How to Prune Canadian Hemlock


Canadian hemlock, or Tsuga canadensis, is native to North America and grows well throughout the upper Eastern states and into Canada. They are hardy in the USDA zones three to seven and they grow to heights from 50 to 70 feet tall with a spread of 30 feet. Naturally they form dense forests that allow little light to reach the forest's floor. As yard trees they need to be pruned to allow traffic underneath.

Step 1

Cut off any dead, damaged or diseased foliage from the Canadian hemlock with the pruning saw or shears. Remove the foliage back to the branch collar.

Step 2

Remove the drooping lower branches from the bottom of the Canadian hemlock up to about 6 to 7 feet in height, tall enough to walk under. Cut off the branches with the pruning saw before the branch collar.

Step 3

Cut back any overreaching branches, or branches that are 10 or more inches past the other branches. Cut them back to the rest of the other branches with the pruning saw.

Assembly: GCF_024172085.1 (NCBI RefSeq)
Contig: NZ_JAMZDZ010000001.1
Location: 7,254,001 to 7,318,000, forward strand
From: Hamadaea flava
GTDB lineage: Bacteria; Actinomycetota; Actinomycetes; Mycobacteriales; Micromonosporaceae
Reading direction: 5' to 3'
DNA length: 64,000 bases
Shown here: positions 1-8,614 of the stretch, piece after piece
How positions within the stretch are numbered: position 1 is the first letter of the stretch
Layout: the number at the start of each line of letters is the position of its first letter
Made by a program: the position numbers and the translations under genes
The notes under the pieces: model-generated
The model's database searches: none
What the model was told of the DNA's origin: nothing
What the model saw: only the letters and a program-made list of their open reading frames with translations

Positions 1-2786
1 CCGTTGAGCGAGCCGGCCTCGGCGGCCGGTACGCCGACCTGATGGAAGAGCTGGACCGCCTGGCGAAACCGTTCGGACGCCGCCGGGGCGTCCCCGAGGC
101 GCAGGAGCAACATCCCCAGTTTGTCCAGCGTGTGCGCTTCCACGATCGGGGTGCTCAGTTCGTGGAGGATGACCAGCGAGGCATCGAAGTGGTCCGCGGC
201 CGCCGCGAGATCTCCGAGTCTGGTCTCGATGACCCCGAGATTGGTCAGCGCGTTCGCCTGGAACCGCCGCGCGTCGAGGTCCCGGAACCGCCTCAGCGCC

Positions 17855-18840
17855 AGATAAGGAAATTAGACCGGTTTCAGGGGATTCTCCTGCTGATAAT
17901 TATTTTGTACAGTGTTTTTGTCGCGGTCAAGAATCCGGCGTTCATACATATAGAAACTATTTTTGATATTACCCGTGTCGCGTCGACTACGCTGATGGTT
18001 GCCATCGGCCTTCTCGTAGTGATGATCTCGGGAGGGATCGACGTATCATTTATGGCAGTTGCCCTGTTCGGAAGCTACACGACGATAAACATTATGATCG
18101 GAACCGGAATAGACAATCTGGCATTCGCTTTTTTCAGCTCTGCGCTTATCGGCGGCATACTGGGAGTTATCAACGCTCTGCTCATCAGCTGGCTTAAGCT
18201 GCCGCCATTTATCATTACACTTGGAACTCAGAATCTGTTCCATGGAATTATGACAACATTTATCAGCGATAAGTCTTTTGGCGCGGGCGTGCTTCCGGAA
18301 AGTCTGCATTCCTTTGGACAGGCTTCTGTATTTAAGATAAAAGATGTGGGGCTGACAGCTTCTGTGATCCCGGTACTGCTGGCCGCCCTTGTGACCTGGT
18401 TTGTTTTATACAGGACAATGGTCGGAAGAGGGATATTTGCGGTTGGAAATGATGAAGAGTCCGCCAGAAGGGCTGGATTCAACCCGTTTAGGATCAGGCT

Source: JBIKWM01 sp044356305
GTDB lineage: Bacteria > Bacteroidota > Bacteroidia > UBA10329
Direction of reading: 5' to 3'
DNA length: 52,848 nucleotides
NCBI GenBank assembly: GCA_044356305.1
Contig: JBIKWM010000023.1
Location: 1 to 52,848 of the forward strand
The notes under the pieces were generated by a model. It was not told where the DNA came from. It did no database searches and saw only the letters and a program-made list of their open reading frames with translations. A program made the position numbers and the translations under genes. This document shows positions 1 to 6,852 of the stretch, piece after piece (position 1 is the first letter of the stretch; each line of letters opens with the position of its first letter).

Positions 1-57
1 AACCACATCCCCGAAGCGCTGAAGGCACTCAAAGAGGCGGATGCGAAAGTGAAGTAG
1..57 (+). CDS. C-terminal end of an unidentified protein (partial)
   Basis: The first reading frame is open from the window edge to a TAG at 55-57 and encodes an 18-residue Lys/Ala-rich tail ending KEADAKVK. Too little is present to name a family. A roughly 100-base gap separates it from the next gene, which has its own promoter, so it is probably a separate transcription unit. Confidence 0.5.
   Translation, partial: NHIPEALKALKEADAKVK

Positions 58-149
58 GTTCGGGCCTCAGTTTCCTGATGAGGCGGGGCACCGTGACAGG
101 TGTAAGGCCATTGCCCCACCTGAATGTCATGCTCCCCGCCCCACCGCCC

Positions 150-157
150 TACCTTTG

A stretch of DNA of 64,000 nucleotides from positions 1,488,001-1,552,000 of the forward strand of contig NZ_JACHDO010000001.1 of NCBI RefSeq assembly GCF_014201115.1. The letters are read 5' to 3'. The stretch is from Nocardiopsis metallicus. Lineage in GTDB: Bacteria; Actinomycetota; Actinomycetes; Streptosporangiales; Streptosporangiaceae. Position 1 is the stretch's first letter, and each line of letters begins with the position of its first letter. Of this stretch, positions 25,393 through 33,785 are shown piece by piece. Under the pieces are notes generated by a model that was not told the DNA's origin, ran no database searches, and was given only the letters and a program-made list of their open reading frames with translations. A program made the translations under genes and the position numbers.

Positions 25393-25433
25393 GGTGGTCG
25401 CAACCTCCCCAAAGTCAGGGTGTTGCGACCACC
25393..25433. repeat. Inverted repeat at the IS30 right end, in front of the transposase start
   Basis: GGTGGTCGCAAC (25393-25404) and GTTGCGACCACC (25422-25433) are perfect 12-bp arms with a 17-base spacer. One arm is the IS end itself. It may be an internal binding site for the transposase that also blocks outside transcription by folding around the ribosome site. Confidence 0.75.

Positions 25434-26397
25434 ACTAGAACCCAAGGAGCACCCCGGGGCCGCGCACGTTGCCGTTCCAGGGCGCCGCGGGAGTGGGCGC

Things You'll Need

  • Pruning saw
  • Pruning shears


  • Michigan State University Extension: Tsuga Canadensis, Canadian Hemlock
  • USDA Forest Service: Canadian Hemlock
  • Colorado State University Extension: Pruning Evergreens
Keywords: prune Canadian hemlock, pruning Canadian hemlock, Canadian hemlock care

About this Author

Hollan Johnson is a freelance writer for many online publications including Garden Guides and eHow. She is also a contributing editor for Brighthub. She has been writing freelance since 2008 and her interests are travel, gardening, sewing, and Mac computers. Prior to freelance writing, Johnson taught English in Japan. Johnson has a Bachelor of Arts in linguistics from the University of Las Vegas, Nevada.